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Banker vs. Teller: What Are the Differences?

Learn about the two careers and review some of the similarities and differences between them.

A banker and a teller are two positions in the financial industry that have different responsibilities. Bankers typically work with clients to provide them with banking services, while tellers are responsible for conducting transactions. If you’re interested in working in the financial industry, learning more about the duties of each position can help you decide which one is right for you. In this article, we compare and contrast the job duties of a banker and a teller, and we provide information on other positions in the financial industry.

What is a Banker?

Bankers are responsible for a variety of tasks within a financial institution. They may work with customers to open new accounts, process transactions, provide customer service and resolve account issues. Bankers may also be responsible for more complex tasks such as issuing loans, approving lines of credit and handling investments. Some bankers may specialize in a particular area, such as small business banking or commercial lending. In larger banks, bankers may be responsible for managing a team of tellers and other support staff.

What is a Teller?

Tellers are responsible for handling customer transactions at banks, credit unions and other financial institutions. They process deposits, withdrawals, loan payments and other types of transactions. Tellers also provide account information, issue checks and process money orders. They may also sell money orders, traveler’s checks and other bank services. To be successful, Tellers need to have excellent customer service skills and be able to handle large volumes of cash accurately.

Banker vs. Teller

Here are the main differences between a banker and a teller.

Job Duties

Bank tellers and bankers share some of their job duties, but there are also major differences. Tellers handle many customer service-related tasks, such as accepting deposits, transferring funds and providing the public with information about banking services.

Bankers conduct work that’s more specialized. They perform tasks related to financial transactions, such as evaluating potential clients and approving loans. Bankers may also oversee other employees and provide management support for the bank.

Job Requirements

Bankers typically need at least a bachelor’s degree to enter the field, though some jobs may require a master’s degree. Common majors for bankers include finance, accounting and business administration. Many bankers also pursue certifications through professional organizations like the American Bankers Association (ABA). These certifications can demonstrate advanced knowledge in areas like commercial lending and risk management.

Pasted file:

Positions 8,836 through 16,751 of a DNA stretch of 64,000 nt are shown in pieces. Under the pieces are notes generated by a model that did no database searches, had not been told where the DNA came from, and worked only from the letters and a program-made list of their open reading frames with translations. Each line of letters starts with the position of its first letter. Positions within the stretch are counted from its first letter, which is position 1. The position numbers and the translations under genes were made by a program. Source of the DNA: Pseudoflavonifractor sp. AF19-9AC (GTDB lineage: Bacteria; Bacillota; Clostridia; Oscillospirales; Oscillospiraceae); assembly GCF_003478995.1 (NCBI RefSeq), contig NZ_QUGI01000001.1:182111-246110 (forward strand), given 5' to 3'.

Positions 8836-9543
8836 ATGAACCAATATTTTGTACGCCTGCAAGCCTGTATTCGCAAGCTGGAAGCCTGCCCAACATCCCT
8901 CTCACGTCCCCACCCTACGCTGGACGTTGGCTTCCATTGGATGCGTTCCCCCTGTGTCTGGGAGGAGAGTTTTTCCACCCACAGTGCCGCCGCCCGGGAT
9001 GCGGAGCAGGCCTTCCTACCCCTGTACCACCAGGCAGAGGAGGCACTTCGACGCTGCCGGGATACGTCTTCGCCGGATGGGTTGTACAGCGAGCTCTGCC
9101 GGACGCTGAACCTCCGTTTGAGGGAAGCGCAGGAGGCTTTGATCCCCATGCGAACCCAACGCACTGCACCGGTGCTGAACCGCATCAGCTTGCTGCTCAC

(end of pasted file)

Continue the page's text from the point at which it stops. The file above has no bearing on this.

Tellers only need a high school diploma or equivalent to enter the workforce. However, many tellers choose to pursue postsecondary education to improve their chances of being promoted to a managerial position. Some community colleges offer certificate programs in banking that teach tellers about topics like customer service and cash handling.

Work Environment

Bankers and tellers work in different environments. Bankers typically work in an office environment, where they perform administrative tasks such as reviewing financial statements or creating reports for clients. They may also meet with clients to discuss banking options or attend meetings with other bankers to discuss new policies or procedures.

Teller jobs are more customer-facing than banker positions. Tellers interact with customers on a daily basis, helping them complete transactions and answer questions about their accounts. Because of this, teller jobs often require employees to have excellent customer service skills.


Both bankers and tellers need to have excellent customer service skills. This includes being able to communicate effectively, handle difficult customer inquiries and provide a high level of service. Bankers also need to be able to build relationships with customers, as this can result in repeat business and referrals.

While tellers primarily deal with processing transactions, bankers need to be able to sell products and services to customers. This means they need to be able to understand customer needs and match them with the right products. They also need to be able to explain complex financial concepts in simple terms and overcome objections.

Bankers typically need more education than tellers, as they need to have at least a bachelor’s degree in finance or a related field. Tellers only need a high school diploma or equivalent.


Bankers can earn an average salary of $50,135 per year, while tellers can earn an average salary of $39,865 per year. Both of these salaries may vary depending on the size of the bank, the location of the bank and the level of experience the employee has.


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